T-Cell and Chemo Combination Seen to Induce Remission in Advanced NHL Patients

T-Cell and Chemo Combination Seen to Induce Remission in Advanced NHL Patients

Results from an early clinical study in advanced non-Hodgkin’s lymphoma (NHL) showed that 50 percent patients went into complete remission after receiving a combination of chemotherapy and JCAR014, a product based on Chimeric Antigen Receptor (CAR) T-cells.

The study was conducted by Cameron Turtle, PhD, and colleagues, and published in the journal of Science Translational Medicine, under the title “Immunotherapy of non-Hodgkins lymphoma with a defined ratio of CD8 and CD4 CD19-specific chimeric antigen receptor-modified T cells.”

CAR T-cells are immune cells from each patient that are genetically modified to improve their ability to identify and kill cancer cells. The JCAR014 product consists in combining helper (CD4-positive T-cells) and killer (CD8-positive T-cells) CAR T-cells in equal amounts to find and destroy cancers whose cells express the CD19 molecule, such as lymphoma and leukemia.

To create an environment that favors the growth of these modified cells in the body, it is necessary that patients undergo chemotherapy first, which is commonly called lymphodepletion.

In their study, researchers analyzed the effect of different doses of JCAR014 in 32 patients with NHL after chemotherapy treatment with Fludara (fludarabine) and Cytoxan (cyclophosphamide; Cy/Flu). From this initial group of patients, 18 were considered for the evaluation of the combined chemotherapy and CAR T-cell procedure, and half of these presented complete remission of their cancer.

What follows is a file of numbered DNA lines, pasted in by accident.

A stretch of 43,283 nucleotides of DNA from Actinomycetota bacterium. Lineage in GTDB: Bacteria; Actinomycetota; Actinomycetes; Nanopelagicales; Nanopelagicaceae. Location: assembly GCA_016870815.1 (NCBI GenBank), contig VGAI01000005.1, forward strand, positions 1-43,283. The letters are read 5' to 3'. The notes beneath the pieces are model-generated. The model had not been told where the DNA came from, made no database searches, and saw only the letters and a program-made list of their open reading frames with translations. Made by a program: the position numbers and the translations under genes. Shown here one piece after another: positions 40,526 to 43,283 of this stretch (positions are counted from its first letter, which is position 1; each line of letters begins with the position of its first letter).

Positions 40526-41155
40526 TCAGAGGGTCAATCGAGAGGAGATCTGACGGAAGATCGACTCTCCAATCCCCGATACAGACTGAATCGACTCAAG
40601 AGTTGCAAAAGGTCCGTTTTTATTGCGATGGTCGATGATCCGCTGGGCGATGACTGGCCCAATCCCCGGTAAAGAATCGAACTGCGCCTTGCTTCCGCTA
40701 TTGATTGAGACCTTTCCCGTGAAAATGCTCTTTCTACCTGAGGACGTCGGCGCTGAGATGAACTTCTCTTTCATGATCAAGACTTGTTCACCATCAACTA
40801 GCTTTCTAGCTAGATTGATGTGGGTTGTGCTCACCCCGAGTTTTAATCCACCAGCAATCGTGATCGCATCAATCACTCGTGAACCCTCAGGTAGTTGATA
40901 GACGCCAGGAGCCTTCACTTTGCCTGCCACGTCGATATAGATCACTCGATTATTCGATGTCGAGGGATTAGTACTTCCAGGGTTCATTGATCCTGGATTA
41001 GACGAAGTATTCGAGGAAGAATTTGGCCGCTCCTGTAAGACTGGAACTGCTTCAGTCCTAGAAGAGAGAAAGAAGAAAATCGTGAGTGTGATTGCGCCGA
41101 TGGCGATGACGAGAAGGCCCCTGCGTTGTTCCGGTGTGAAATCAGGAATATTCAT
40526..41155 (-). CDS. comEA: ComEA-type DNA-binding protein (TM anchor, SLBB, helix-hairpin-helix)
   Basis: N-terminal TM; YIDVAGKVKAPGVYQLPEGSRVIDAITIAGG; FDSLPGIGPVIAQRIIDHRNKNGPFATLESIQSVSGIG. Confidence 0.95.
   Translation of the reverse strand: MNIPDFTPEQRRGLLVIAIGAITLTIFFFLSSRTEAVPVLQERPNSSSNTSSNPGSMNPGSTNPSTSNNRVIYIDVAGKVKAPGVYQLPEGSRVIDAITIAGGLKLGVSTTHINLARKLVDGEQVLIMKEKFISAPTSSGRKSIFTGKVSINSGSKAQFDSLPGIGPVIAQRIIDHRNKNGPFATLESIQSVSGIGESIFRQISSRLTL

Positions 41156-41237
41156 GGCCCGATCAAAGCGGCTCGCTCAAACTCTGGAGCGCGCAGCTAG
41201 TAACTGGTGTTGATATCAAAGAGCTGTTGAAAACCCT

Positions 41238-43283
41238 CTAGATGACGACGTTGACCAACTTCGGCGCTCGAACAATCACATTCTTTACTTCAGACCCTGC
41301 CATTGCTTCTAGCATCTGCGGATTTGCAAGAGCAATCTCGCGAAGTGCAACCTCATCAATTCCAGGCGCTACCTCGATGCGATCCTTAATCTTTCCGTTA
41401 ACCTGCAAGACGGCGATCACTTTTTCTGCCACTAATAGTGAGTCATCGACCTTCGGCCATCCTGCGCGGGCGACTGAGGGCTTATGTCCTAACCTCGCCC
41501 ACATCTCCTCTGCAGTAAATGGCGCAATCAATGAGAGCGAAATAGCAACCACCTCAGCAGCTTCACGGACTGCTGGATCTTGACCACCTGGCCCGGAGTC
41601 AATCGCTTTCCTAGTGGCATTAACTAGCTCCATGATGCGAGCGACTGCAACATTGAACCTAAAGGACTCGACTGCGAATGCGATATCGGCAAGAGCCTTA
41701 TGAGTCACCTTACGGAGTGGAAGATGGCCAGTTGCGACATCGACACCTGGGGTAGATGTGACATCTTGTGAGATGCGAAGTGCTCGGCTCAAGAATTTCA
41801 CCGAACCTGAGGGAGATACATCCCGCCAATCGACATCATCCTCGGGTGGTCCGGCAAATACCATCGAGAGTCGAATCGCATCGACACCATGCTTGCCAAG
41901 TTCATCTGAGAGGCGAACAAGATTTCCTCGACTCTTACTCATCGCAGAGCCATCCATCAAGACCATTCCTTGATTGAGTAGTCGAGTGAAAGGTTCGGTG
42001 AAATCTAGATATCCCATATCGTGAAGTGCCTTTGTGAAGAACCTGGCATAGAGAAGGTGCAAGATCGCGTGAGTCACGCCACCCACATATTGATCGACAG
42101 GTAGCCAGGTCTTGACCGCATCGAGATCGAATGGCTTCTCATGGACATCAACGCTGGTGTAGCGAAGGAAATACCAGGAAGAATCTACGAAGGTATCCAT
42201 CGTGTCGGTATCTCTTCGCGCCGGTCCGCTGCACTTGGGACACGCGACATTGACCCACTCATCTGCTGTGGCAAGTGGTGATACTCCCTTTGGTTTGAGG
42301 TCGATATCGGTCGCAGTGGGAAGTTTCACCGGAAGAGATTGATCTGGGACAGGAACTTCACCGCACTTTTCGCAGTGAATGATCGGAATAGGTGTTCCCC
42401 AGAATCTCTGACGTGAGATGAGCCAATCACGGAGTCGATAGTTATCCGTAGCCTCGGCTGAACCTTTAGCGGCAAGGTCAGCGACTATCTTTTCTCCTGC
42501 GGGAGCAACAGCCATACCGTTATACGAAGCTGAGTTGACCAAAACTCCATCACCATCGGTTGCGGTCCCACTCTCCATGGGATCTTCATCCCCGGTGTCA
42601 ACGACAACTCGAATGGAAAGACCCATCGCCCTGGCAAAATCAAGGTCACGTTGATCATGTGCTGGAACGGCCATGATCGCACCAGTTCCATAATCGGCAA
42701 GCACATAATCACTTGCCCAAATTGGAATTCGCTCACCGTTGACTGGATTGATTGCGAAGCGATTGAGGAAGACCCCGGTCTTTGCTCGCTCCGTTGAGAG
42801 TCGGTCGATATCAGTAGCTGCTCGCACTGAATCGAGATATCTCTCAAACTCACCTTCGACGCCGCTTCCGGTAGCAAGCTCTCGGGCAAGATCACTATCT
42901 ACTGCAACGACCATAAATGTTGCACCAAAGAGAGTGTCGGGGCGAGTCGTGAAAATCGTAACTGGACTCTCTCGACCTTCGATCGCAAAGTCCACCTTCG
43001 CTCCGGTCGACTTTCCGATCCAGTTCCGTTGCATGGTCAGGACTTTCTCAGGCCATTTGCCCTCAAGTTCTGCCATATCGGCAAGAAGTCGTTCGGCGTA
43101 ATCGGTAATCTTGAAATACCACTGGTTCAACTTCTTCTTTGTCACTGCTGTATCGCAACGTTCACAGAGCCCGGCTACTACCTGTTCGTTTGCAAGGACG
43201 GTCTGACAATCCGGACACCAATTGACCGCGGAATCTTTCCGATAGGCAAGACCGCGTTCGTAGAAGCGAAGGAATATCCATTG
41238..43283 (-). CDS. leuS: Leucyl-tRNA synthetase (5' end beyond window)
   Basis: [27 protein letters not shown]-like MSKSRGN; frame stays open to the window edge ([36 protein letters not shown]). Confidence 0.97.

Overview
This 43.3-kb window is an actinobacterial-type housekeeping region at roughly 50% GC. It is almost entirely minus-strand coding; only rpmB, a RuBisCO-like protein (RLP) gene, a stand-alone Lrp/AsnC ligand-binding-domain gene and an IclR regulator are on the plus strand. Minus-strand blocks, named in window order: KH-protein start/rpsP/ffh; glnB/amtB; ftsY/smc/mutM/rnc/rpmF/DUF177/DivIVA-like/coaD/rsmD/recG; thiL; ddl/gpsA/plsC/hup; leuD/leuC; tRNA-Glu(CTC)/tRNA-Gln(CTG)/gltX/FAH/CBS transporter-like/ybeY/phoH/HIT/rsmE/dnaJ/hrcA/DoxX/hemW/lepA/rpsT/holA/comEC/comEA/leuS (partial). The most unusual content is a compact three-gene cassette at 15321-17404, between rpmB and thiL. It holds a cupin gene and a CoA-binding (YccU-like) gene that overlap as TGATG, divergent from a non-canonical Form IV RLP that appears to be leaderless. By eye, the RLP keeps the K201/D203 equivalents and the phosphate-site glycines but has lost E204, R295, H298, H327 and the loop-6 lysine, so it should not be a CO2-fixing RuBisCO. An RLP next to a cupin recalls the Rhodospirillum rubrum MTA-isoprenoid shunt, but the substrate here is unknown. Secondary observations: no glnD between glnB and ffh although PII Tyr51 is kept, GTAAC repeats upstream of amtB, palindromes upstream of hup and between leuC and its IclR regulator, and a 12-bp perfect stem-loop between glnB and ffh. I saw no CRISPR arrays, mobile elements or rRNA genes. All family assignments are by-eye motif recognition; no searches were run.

In patients pre-treated  with only Cytoxan as chemotherapy, treatment with JCAR014 induced a complete response in only 8% patients. The researchers also observed that different doses of JCAR014 administered to patients induced different levels of toxicity, which allowed them to determine an intermediate dose of CAR T-cells that could simultaneously have a beneficial effect and an acceptable safety profile. In fact, in the 11 patients given Cy/Flu lymphodepletion and the intermediate dose of JCAR014, the complete response rate was 64 percent.

“With the defined composition treatment, we are able to get more reproducible data about the effects of the cells — both the beneficial impact against the cancer and any side effects to the patient,” Stan Riddell, one of the lead authors of the paper, said in a news release. “We are then able to adjust the dose to improve what we call the therapeutic index — impact against the tumor, with lower toxicity to the patient.”

These promising JCAR014 results are helpful to the development of JCAR017, a similar therapy currently being tested in a Phase 1 clinical trial for the treatment of CD19-positive blood cancers, such as NHL, chronic lymphocytic leukemia, and adult and pediatric acute lymphoblastic leukemia. That open-label study, NCT02631044, is currently recruiting patients at seven sites across the U.S.

“We are encouraged by the efficacy and duration of response that we are seeing with defined composition CAR T treatment in patients with lymphoma and other B-cell malignancies,” said Mark Gilbert, chief medical officer from Juno Therapeutics, the company responsible for the development and use of both JCAR014 and JCAR017. “We hope that the insights from JCAR014 will make it possible to bring more life-saving treatments to more patients with blood cancers.”

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